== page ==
The Worldwide Weblog of Donald Pincher

by Joshua Gaskell

Tag: Oxford Dictionaries Online

Monday, 19th March 2018

Unobsolete: an occasional column devoted to tracking social and lexical change with reference to words, phrases and definitions in the OED that are labelled ‘Obs.’ but are now unobsolescing:

Cuck, n.

Pronunciation: /kʌk/
Etymology: Shortened < cuckold n.

Obs. = cuckold n.

The OED’s one illustrative quotation comes from Ned Ward’s Hudibras Redivivus (1706). But the word now reappears on, dated to the early twenty-first century:

US informal A weak or servile man (often used as a contemptuous term for a man with moderate or progressive political views).


Tuesday, 21st February 2017

On fleeker, adj.

Pronunciation: /ɒn fliːkə/
Etymology: < fleek adj., apparently an arbitrary formation

1. More ‘on fleek’: better, more attractive, or more stylish (than someone else).
2. Usu. in form On Flickr, contronymous to sense 1: worse, less attractive, or less stylish (than anyone else).

Wednesday, 9th September 2015

Do-it-yourselfie stick, n.

Pronunciation: /ˌduːᵻtjəˈsɛlfi stɪk/
Etymology: < merging do-it-yourself adj. + selfie stick n.

A device in the form of a rod on which a smartphone may be mounted, serving the activity of taking a photograph of oneself from a wide angle, rather than holding the smartphone in one’s hand or employing a photographer.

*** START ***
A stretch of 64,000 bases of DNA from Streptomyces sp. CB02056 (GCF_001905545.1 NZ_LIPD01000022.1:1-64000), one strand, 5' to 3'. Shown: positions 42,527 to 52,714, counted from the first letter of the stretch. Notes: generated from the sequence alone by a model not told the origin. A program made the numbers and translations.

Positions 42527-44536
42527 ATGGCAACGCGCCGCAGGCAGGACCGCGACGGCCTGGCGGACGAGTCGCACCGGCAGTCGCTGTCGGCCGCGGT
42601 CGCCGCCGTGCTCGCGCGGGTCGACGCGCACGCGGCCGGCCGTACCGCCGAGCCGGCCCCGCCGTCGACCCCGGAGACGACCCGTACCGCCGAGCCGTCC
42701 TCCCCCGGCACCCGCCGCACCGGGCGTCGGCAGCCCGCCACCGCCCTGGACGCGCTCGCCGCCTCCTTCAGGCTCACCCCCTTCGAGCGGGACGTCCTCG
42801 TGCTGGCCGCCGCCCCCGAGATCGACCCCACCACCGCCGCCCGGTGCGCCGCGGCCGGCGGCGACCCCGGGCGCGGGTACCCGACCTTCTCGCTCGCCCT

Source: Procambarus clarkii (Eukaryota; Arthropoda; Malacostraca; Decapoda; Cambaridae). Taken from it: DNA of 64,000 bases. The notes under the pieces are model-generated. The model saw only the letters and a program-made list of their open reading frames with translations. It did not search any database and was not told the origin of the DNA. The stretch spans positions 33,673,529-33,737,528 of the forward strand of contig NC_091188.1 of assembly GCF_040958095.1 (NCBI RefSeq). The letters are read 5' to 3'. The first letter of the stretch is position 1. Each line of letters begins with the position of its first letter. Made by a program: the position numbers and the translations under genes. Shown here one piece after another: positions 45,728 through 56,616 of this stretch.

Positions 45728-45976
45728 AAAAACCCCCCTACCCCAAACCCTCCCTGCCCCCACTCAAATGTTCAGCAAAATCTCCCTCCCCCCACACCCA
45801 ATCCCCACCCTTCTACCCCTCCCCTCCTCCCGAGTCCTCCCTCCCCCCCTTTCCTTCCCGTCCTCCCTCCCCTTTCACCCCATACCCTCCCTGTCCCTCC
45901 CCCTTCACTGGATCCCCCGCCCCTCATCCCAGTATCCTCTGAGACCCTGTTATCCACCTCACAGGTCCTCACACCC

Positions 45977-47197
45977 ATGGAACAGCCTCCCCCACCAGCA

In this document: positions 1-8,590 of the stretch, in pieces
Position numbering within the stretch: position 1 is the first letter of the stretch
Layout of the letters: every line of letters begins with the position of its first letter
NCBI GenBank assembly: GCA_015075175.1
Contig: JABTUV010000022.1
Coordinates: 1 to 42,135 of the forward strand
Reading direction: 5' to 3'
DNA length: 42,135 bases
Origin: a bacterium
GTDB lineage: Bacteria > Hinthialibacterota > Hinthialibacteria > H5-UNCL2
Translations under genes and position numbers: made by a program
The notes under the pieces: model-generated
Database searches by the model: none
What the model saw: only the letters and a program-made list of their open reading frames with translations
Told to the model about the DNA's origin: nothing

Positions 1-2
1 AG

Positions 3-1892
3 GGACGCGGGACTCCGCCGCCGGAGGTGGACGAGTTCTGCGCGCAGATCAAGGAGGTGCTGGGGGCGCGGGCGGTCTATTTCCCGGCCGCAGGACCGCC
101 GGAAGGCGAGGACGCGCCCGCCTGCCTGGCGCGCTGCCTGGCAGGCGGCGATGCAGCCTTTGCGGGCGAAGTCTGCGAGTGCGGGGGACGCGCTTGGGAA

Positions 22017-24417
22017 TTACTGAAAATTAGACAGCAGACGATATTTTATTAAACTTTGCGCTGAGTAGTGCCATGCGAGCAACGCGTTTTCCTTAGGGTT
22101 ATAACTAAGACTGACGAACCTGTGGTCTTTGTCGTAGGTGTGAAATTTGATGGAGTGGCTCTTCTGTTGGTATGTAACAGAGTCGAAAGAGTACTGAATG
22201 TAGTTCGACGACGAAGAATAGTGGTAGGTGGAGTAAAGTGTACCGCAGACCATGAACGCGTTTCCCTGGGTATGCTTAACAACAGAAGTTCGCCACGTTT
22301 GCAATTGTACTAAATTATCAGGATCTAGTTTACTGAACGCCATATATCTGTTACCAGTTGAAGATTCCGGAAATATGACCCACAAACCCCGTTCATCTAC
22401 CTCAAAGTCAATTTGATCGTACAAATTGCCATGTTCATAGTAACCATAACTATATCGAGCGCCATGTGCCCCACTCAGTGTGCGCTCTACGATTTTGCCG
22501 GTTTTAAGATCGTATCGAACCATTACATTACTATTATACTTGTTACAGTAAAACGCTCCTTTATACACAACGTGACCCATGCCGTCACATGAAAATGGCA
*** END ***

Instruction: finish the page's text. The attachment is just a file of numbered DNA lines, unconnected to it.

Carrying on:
Thursday, 6th August 2015

The OxfordWords blog has just published ‘23 words that everyone spells wrong’. And that’s everyone including the OED website, since cemetary crops up in sentry, n.2 (a typo carried over from the print edition); and accomodate in spaciously, adv., pontoon, n.1 (which may just need a sic), lanai, n. (which does), tunnel, n. (it’s accommodate in the 1979 Compact Edition of the OED), roadway, n., and public, adj. and n.

In the words of the blogger, ‘English sure doesn’t make spelling easy.’ But if my entry of Friday, 5th September 2014 is anything to go by, it won’t be long before the entries are corrected.

Monday, 6th July 2015

May, v.

Pronunciation: /meɪ/
Etymology: < a Germanic verb with the sense ‘to be strong or able, to have power’.

1. Expressing possibility.
2. In phrase we apologise for the inconvenience this may cause you, contronymous to sense 1, expressing certainty.

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